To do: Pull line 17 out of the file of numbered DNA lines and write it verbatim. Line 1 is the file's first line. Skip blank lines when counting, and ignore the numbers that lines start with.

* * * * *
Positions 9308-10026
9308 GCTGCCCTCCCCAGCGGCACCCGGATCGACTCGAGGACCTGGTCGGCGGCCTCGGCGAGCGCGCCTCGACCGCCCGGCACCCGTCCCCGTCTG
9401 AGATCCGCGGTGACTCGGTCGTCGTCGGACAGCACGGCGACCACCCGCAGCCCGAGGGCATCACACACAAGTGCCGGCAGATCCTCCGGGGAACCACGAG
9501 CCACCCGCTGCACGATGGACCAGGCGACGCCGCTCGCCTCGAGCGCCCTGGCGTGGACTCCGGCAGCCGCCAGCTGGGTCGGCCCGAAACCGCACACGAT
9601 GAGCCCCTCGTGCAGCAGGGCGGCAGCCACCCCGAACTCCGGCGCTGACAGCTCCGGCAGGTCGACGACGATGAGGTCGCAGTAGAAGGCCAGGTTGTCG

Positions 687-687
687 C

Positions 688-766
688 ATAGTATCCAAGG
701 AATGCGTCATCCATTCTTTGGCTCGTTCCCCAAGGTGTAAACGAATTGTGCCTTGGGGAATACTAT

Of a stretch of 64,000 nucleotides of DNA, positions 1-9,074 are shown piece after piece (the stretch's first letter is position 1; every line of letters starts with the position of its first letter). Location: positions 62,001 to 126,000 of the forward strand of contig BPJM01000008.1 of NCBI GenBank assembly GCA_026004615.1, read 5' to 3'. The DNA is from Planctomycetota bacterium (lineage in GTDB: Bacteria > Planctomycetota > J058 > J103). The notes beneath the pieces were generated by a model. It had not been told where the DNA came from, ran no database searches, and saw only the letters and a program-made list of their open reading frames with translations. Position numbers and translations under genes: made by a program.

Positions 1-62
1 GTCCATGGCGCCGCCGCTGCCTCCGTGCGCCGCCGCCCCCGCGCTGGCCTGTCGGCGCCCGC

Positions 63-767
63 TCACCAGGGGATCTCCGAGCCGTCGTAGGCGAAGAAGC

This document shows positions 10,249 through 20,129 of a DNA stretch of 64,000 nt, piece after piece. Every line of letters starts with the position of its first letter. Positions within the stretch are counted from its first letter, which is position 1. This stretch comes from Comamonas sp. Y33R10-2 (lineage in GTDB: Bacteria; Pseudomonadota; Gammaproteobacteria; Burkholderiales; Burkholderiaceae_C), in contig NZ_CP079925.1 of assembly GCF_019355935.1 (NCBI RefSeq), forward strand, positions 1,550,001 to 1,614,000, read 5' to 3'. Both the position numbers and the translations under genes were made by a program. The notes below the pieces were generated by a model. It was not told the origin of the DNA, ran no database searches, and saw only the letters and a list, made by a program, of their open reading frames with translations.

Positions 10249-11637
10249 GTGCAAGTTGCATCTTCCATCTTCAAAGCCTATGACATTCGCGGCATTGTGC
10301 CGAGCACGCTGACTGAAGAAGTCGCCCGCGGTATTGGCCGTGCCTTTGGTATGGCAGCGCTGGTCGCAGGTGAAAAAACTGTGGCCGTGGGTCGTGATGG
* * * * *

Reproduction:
Positions 10249-11637